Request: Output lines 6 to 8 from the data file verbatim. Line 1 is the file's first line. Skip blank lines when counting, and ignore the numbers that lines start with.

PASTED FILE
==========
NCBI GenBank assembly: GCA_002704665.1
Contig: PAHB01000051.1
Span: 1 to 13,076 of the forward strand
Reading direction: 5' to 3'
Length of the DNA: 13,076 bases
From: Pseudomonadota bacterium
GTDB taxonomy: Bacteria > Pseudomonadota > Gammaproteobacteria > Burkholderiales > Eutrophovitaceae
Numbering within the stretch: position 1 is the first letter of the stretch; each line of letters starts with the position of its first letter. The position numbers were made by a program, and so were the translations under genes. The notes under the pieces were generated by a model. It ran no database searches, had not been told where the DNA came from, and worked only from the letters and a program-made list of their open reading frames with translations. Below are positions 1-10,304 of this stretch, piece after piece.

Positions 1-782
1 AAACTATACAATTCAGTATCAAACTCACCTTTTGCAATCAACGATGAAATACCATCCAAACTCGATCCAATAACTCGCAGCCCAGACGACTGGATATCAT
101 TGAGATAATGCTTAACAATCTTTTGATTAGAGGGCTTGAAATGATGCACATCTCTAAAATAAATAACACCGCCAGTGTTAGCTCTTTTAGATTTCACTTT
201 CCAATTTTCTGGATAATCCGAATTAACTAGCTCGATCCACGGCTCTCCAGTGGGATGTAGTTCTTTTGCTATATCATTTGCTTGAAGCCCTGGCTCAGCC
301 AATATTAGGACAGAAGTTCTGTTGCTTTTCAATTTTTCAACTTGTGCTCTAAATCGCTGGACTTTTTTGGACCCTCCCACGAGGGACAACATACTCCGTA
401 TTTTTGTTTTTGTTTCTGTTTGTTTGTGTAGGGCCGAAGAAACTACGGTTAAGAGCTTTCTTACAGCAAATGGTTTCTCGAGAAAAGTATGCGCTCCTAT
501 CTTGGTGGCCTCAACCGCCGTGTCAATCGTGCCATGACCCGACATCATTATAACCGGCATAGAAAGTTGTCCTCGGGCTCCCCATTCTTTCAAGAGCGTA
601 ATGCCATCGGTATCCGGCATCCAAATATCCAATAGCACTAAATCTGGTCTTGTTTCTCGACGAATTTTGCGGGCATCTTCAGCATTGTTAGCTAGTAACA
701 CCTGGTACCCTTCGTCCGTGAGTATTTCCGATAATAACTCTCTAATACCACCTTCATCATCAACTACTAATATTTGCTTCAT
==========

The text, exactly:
From: Pseudomonadota bacterium
GTDB taxonomy: Bacteria > Pseudomonadota > Gammaproteobacteria > Burkholderiales > Eutrophovitaceae
Numbering within the stretch: position 1 is the first letter of the stretch; each line of letters starts with the position of its first letter. The position numbers were made by a program, and so were the translations under genes. The notes under the pieces were generated by a model. It ran no database searches, had not been told where the DNA came from, and worked only from the letters and a program-made list of their open reading frames with translations. Below are positions 1-10,304 of this stretch, piece after piece.